I found it hadn't improved much as a novel in the intervening 40 years; the sifty, devious, manipulative Mr. Rochester was never someone who appealed, and neither, for that matter, was stoical, unsmiling little plain Jane, and the melodramatic plot didn't even try to be believable. But none of that really mattered because, as I read, it slowly began to dawn on me what the book was all about. In some senses, the book isn't really a novel at all; it is, rather, an extended thought experiment on the nature of marriage. The book moves along its convoluted course driven not by plot and not by character but rather by the need to set up a precise scenario within which certain philosophical/ moral/ theological questions could be explored.
Think of Mr. Rochester's predicament: he is tricked into wedlock by his scheming father and finds himself in a marriage which is not actually a marriage in any sense at all except that of custom and law. His homicidal wife is portrayed without any single redeeming feature: debauched, crazed, bloated; she is in fact barely human. Then he meets and falls in love with Jane. The relationship with Jane is not based on any of the baser things which often draw people together: money, convenience, position, mutual attractiveness; it is rather a relationship of the deepest and purest love. It is a union of soul friendship between partners of absolute equality. Rochester has enough money for them to do as they wish. Neither of them has any family to hurt or offend. There is an idyllic house in the South of France where they can dwell together in privacy and peace. So! Should they catch the Dover ferry and live in sin happily ever after? Or act according to the letter of the law and expire separately in lonely misery?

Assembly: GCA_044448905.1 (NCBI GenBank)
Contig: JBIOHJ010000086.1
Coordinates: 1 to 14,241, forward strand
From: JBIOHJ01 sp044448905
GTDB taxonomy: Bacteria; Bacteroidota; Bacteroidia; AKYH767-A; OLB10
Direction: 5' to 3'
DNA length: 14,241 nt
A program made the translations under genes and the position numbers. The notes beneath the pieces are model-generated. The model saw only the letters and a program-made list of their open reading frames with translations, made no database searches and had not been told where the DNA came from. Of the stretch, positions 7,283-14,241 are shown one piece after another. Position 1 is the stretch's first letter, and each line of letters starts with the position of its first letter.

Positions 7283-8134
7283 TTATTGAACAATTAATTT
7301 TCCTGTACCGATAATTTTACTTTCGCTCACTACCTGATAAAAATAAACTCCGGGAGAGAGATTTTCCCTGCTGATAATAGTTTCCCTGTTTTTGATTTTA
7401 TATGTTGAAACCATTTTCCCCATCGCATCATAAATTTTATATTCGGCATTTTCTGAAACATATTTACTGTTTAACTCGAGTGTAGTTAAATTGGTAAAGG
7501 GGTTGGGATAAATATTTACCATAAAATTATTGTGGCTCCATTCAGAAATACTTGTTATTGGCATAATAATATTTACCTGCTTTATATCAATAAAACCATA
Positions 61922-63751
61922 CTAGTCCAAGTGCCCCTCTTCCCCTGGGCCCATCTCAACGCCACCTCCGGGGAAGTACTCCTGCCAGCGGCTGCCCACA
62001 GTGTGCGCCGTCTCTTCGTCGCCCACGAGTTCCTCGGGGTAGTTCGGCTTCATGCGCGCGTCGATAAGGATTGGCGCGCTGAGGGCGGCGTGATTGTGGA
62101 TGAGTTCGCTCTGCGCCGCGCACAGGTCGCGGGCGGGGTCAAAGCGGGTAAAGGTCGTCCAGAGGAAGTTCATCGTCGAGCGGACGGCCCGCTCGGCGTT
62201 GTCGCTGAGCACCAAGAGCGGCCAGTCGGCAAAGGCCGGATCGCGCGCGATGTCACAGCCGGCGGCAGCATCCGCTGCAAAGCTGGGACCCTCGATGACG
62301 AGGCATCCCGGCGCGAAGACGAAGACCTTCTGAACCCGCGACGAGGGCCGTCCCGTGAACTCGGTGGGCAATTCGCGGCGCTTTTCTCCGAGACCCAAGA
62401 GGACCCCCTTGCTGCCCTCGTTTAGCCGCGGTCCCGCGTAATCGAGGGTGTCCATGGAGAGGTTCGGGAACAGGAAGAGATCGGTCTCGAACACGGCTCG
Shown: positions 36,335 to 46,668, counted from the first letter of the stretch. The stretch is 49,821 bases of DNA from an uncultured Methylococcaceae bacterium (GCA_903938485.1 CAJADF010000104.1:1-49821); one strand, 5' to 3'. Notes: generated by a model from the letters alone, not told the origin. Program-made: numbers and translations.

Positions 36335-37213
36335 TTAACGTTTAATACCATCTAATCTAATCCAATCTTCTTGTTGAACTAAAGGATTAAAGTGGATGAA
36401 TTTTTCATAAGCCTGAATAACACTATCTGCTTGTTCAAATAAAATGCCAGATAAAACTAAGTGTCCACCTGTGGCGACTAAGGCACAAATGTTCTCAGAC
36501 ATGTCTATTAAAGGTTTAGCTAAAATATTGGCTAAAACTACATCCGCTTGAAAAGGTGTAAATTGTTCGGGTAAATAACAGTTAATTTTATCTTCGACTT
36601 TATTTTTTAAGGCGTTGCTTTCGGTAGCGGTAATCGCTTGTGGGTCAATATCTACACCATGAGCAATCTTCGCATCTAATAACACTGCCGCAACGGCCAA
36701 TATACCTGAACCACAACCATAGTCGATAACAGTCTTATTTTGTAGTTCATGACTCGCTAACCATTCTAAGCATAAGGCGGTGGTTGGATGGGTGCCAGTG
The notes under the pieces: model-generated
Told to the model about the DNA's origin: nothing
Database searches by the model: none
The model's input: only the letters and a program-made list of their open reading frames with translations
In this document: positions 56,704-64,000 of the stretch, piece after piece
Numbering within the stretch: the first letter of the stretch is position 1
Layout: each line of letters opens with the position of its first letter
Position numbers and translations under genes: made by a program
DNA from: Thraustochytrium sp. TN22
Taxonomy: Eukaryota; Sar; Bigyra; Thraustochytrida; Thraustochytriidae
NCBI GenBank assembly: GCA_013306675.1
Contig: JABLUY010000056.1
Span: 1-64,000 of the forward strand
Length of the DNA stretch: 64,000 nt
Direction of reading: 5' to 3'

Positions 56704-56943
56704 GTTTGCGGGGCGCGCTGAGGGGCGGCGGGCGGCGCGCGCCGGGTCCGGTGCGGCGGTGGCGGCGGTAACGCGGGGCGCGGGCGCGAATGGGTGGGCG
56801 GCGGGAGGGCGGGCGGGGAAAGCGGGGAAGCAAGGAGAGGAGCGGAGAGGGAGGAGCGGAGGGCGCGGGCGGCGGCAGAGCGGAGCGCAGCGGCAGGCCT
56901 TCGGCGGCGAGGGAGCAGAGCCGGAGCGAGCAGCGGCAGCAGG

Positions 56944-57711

Of course, this being one of the original pieces of chicklit, in the end they have their cake and eat it too as the crazy wife is conveniently killed off and Mr. Rochester stops running around in Gypsy frocks and becomes a hero and Jane inherits a convenient stack of money, but not before the intelligent Miss Bronte has done what she set out to do.
This is the heart of the book: after the scenario has been set up in all its improbable and intricate detail, she explores the nature of marriage and morality and love by way of a long and equally improbable and intricate dialogue between Jane and Rochester.
I had picked up this book, partially as a little escape from some of the business which presses in on me on every hand, and in the forefront of that business is the issue of human relationships with which the church is currently, slowly disemboweling itself. I read this odd old book, and to my surprise found myself being addressed on these very issues by an extraordinarily perceptive and intelligent woman whose world view was utterly, profoundly Christian. I was blindsided by God. Gifted with depth of analysis and a strangely contemporary applicability where I least expected it.Thank you Charlotte. Thank you God.
Of course most of this was missing from the film. The surface details of Charlotte Bronte's thought experiment were instead dressed up in mid nineteenth century costumes and shot in available light on the wild English moorland and turned into an engaging drama. And it's well worth the price of the ticket, even if you don't want to bother yourself with all that other stuff as well.